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Phase I study confirms cardiac safety of potential alopecia treatment

19 May 2021

Clinical trials of potential new medicines must demonstrate cardiac safety. Regulatory guidelines require the analysis of high-quality electrocardiograms (ECGs) and blood concentration measurements to ensure the absence of an effect on the heart before a drug can be developed further. Richmond Research Institute, a world-class clinical research facility in London, specialises in essential clinical trial methodology studies. Here we present the results of our recent work on the cardiac safety of cortexolone 17α-propionate (cortexolone).

Why was this research needed?

Cortexolone 7.5% solution, is a potent androgen receptor inhibitor being developed to treat alopecia (hair loss). The condition typically requires long-term use of medication applied to the scalp at home without medical supervision.  Recent studies have demonstrated a weak inhibitory effect of cortexolone on hERG¹ potassium channels, suggesting the risk of cardiac toxicity is low. However, none of these studies were specifically designed to evaluate cardiac safety. Furthermore, given the potential for patients to apply cortexolone in excess of the recommended dose, examining its cardiac effects is essential.

What was the aim of the study?

The main aim of this study was to assess the effect of cortexolone on the QTc interval².

How was the study done?

A total of 32 healthy men and women between 18 and 40 years of age took part in the study at our state-of-the-art clinical research facility at Richmond Pharmacology, London.

Cortexolone, or a placebo solution containing no active ingredient, was applied to the scalp and both thighs to maximise the surface area for absorption. Volunteers were admitted to the study unit on Day -1, dosed twice daily on Days 1-3, and once on Day 4. They were discharged on Day 6 and had a telephone follow-up on Day 14.

  • 24 volunteers received cortexlone solution
  • 8 volunteers received placebo solution

Pre- and post-dose 12-lead resting ECG recordings were collected during the study, generating robust cardiac data. Blood samples were also taken at specified time points to measure the amount of cortexolone in the bloodstream. The sensitivity of the assay to consistently detect small changes in QTc was assessed by measuring the effect of food as previously described³.

What were the results?

Fluctuations in the QTc interval were seen throughout the day, but these were not caused by drug administration. Although a small, non-significant shortening effect was seen at some time points, this was likely due to the known effect of cortexolone on hERG potassium channels. All 95% confidence intervals4 were negative, with point estimates around −5 milliseconds or below, confirming the sensitivity of the assay.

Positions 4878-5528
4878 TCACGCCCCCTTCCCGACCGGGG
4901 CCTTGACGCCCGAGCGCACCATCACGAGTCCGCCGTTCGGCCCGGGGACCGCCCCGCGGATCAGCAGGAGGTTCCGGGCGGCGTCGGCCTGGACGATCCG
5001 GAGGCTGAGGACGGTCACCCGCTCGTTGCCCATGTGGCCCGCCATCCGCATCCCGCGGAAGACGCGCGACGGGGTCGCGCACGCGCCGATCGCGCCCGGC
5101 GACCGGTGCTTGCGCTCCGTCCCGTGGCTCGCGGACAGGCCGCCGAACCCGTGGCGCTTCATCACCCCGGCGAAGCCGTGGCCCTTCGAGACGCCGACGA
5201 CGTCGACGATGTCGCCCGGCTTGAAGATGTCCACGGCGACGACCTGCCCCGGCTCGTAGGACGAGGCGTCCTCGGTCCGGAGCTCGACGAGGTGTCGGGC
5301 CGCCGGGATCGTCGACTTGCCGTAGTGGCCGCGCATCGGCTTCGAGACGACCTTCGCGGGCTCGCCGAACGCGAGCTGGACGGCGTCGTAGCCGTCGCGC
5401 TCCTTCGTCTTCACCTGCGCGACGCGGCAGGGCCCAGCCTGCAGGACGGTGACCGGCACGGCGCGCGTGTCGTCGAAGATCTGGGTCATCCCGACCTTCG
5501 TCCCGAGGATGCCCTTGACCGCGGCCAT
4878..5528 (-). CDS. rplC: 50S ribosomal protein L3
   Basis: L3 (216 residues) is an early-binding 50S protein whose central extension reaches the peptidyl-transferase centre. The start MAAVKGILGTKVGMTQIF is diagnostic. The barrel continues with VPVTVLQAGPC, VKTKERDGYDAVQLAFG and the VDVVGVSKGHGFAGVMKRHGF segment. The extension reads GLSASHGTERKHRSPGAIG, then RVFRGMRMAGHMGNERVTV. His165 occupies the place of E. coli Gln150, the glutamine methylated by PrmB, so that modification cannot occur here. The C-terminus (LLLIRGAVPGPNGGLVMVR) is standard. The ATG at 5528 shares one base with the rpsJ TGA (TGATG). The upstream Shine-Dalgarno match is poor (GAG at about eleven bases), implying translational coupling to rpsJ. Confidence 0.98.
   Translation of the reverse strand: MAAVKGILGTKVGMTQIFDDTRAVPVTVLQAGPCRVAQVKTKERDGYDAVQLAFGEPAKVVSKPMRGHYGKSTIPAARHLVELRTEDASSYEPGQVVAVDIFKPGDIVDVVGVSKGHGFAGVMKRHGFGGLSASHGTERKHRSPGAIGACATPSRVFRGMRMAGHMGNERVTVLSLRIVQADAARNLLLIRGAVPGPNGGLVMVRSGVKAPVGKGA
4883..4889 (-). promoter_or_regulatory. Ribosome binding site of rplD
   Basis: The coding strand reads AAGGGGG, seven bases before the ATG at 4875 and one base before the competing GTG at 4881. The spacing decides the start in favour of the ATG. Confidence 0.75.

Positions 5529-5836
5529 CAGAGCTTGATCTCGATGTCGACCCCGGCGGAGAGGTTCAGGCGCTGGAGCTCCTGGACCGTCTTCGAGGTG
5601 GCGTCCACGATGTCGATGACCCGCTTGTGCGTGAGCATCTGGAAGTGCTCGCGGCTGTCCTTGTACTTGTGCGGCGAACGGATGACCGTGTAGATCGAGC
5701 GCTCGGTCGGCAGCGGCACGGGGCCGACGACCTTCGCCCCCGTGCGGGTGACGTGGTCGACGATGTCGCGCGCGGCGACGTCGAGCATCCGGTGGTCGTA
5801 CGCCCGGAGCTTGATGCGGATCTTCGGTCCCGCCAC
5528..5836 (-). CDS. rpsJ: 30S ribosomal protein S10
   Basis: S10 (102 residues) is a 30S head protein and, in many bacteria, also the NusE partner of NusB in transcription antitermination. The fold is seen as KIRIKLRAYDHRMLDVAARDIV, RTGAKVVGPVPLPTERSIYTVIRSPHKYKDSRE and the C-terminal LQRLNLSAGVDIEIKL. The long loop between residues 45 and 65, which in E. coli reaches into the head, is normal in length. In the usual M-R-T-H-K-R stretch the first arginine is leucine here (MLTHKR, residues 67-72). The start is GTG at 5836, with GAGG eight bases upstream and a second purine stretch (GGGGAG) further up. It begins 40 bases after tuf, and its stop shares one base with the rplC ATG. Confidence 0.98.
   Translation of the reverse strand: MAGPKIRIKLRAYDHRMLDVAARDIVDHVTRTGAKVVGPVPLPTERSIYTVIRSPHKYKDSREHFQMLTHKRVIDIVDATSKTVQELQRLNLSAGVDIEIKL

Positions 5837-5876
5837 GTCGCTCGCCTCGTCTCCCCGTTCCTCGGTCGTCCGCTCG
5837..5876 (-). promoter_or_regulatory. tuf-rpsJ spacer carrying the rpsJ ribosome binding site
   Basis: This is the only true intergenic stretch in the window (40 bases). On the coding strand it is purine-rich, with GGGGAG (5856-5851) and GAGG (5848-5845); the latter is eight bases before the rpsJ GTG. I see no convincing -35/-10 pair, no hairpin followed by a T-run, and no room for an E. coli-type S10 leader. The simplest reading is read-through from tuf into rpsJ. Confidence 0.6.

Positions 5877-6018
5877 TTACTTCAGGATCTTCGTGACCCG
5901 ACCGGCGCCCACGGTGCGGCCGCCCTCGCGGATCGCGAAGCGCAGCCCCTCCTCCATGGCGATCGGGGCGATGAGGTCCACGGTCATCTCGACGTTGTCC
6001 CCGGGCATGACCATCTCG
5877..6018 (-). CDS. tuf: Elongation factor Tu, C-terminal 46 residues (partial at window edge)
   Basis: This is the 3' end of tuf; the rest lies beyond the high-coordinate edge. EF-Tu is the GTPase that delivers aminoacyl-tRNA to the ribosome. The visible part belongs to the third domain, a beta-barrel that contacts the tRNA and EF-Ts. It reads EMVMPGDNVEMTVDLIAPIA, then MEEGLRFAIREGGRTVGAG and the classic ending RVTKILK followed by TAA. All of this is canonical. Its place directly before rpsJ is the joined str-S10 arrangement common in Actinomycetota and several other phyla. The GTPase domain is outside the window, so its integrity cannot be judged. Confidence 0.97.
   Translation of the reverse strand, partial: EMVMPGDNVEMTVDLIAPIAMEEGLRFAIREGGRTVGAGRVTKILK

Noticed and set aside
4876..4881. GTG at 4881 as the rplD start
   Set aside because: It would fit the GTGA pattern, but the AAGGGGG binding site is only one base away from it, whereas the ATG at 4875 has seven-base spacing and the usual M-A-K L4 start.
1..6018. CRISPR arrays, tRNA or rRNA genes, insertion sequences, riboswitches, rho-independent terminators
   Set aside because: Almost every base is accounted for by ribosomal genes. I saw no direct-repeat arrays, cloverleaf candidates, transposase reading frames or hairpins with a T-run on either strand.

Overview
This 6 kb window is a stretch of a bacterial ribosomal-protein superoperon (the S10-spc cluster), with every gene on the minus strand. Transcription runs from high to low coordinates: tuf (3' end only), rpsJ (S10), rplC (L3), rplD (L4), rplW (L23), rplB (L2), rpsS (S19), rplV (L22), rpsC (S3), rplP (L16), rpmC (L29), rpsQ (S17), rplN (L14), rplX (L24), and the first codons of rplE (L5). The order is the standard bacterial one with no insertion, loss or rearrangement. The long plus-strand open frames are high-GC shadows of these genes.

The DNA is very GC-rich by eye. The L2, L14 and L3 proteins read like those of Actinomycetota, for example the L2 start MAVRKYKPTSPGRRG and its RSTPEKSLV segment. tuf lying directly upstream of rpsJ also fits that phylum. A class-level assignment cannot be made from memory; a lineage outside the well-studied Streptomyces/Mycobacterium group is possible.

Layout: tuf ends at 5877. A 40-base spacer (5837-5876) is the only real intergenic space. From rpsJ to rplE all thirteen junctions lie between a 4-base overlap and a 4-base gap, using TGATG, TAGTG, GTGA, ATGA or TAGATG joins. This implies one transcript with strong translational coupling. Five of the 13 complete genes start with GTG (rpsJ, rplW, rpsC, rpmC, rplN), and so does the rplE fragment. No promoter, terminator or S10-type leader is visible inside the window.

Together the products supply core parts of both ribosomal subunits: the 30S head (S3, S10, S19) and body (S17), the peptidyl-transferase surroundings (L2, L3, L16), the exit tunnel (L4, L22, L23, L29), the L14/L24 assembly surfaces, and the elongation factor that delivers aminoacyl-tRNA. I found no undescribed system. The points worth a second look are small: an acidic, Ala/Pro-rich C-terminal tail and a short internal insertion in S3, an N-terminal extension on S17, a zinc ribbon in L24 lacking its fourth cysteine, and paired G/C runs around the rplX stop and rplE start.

Concentrations of cortexolone in the bloodstream increased gradually on initial application of the solution and noticeably quicker on the second and third application. Blood results also demonstrated that cortexolone accumulates and metabolises in the bloodstream with multiple applications.

Nine volunteers who applied cortexolone solution reported adverse events, half of which were considered related to cortexolone. All events were graded as mild, except one which was graded as moderate. None of the volunteers who applied the placebo solution experienced any adverse events.

How has this study helped patients and researchers?

The daily dose of cortexolone applied in this study was significantly higher (4.5-fold) than the highest dose previously tested in clinical trials. Therefore, the results of this study apply to other formulations of cortexolone, i.e., standard 1% cream formula.

The risk of cardiac toxicity with cortexolone use is deemed to be low. However, our findings provide confirmatory evidence that although cortexolone can affect the duration of QTc, the amount of drug in the bloodstream is unlikely to reach a concentration high enough to induce any cardiac effect.

The study results demonstrated the ability to detect QTcF changes at the 5-millisecond threshold, which is of regulatory interest and supports using a meal to demonstrate assay sensitivity, in line with our previous research.

Furthermore, cortexolone has previously been shown to be generally well-tolerated in healthy male and female volunteers, with the most common AEs being of mild severity. Our findings provided further supporting evidence in this regard.

Read the full results in the paper published in Clinical Pharmacology in Drug Development.

¹ The human Ether-a-go-go Related Gene (hERG) potassium channel has an important role in regulating cardiac activity, helping to coordinate the heart's beating.
² The QT interval is the time it takes for the heart's ventricles to contract and relax. The QT interval is longer when the heart rate is slower and shorter when the heart rate is faster. So, the QT interval at a steady heart rate of 60 bpm needs to be estimated using a corrected QT interval (QTc) formula.
³Jorg Taubel, MD, FFPM, Alex H. Wong, MBChB, MRCS, MBA, Asif Naseem, BSc, PhD, Georg Ferber, PhD, and A. John Camm, MD, FRCP (2012). Shortening of the QT Interval After Food Can Be Used to Demonstrate Assay Sensitivity in Thorough QT Studies. Journal of Clinical Pharmacology

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